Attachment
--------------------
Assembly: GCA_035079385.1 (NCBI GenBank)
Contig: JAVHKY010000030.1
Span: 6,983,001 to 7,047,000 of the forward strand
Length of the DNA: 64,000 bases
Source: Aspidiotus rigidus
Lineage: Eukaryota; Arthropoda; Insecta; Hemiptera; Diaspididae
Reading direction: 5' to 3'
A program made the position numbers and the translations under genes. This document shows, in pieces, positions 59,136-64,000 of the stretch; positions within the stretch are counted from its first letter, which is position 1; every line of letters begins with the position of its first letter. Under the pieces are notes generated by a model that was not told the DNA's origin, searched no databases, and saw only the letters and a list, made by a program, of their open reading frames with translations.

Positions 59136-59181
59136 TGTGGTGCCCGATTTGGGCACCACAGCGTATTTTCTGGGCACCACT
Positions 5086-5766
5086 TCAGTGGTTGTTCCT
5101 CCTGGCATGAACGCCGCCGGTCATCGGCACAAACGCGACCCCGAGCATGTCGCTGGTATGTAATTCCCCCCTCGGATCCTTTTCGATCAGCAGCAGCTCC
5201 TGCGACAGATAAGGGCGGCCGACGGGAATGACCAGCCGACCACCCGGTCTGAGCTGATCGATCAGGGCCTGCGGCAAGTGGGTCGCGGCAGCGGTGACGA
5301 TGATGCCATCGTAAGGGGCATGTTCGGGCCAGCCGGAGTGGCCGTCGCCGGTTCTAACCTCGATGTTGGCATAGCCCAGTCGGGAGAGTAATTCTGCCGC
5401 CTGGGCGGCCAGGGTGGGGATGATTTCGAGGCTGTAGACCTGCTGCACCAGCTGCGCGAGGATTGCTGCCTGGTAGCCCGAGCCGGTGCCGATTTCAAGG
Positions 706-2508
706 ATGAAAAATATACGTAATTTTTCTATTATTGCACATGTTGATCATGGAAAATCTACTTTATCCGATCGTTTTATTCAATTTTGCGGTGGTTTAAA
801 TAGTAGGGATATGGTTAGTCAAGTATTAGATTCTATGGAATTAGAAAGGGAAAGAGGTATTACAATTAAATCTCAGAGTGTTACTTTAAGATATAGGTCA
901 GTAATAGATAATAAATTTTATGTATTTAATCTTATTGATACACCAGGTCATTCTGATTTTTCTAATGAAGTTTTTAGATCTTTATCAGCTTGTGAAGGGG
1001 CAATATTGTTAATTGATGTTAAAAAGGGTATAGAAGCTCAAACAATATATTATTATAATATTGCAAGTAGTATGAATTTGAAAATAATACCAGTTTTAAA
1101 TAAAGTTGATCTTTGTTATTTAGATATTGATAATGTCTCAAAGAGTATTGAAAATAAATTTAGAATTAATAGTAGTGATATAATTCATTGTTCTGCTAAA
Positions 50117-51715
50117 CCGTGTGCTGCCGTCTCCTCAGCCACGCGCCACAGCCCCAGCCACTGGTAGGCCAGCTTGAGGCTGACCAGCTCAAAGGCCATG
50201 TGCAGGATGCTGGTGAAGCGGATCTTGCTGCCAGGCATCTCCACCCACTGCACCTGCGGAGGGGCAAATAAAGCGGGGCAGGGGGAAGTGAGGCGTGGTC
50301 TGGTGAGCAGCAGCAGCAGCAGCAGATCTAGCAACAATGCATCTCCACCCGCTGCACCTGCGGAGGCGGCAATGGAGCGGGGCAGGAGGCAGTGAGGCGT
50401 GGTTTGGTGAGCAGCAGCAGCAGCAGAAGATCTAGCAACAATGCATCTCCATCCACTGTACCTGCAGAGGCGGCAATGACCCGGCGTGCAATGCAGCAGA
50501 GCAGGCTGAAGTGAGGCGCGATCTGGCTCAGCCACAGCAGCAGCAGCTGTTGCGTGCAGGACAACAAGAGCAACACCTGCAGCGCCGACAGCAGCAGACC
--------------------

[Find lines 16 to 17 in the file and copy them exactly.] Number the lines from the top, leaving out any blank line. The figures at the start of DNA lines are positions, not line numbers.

5401 CTGGGCGGCCAGGGTGGGGATGATTTCGAGGCTGTAGACCTGCTGCACCAGCTGCGCGAGGATTGCTGCCTGGTAGCCCGAGCCGGTGCCGATTTCAAGG
Positions 706-2508